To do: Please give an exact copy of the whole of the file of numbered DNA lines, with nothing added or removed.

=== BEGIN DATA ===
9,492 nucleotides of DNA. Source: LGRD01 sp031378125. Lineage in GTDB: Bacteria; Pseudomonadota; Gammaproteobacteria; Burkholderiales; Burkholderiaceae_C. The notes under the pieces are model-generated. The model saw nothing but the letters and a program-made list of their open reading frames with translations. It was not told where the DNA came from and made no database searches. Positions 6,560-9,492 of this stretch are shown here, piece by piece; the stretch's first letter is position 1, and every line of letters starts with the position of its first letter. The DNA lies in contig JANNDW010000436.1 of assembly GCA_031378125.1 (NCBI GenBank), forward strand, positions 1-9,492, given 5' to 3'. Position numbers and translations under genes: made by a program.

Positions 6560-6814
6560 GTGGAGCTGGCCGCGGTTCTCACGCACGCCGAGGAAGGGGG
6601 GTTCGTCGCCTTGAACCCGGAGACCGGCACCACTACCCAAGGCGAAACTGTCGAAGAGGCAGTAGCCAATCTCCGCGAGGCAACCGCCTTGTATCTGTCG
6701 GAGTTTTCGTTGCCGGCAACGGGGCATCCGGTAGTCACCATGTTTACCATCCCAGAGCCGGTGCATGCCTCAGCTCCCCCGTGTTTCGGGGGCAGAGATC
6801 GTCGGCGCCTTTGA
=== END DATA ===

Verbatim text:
9,492 nucleotides of DNA. Source: LGRD01 sp031378125. Lineage in GTDB: Bacteria; Pseudomonadota; Gammaproteobacteria; Burkholderiales; Burkholderiaceae_C. The notes under the pieces are model-generated. The model saw nothing but the letters and a program-made list of their open reading frames with translations. It was not told where the DNA came from and made no database searches. Positions 6,560-9,492 of this stretch are shown here, piece by piece; the stretch's first letter is position 1, and every line of letters starts with the position of its first letter. The DNA lies in contig JANNDW010000436.1 of assembly GCA_031378125.1 (NCBI GenBank), forward strand, positions 1-9,492, given 5' to 3'. Position numbers and translations under genes: made by a program.

Positions 6560-6814
6560 GTGGAGCTGGCCGCGGTTCTCACGCACGCCGAGGAAGGGGG
6601 GTTCGTCGCCTTGAACCCGGAGACCGGCACCACTACCCAAGGCGAAACTGTCGAAGAGGCAGTAGCCAATCTCCGCGAGGCAACCGCCTTGTATCTGTCG
6701 GAGTTTTCGTTGCCGGCAACGGGGCATCCGGTAGTCACCATGTTTACCATCCCAGAGCCGGTGCATGCCTCAGCTCCCCCGTGTTTCGGGGGCAGAGATC
6801 GTCGGCGCCTTTGA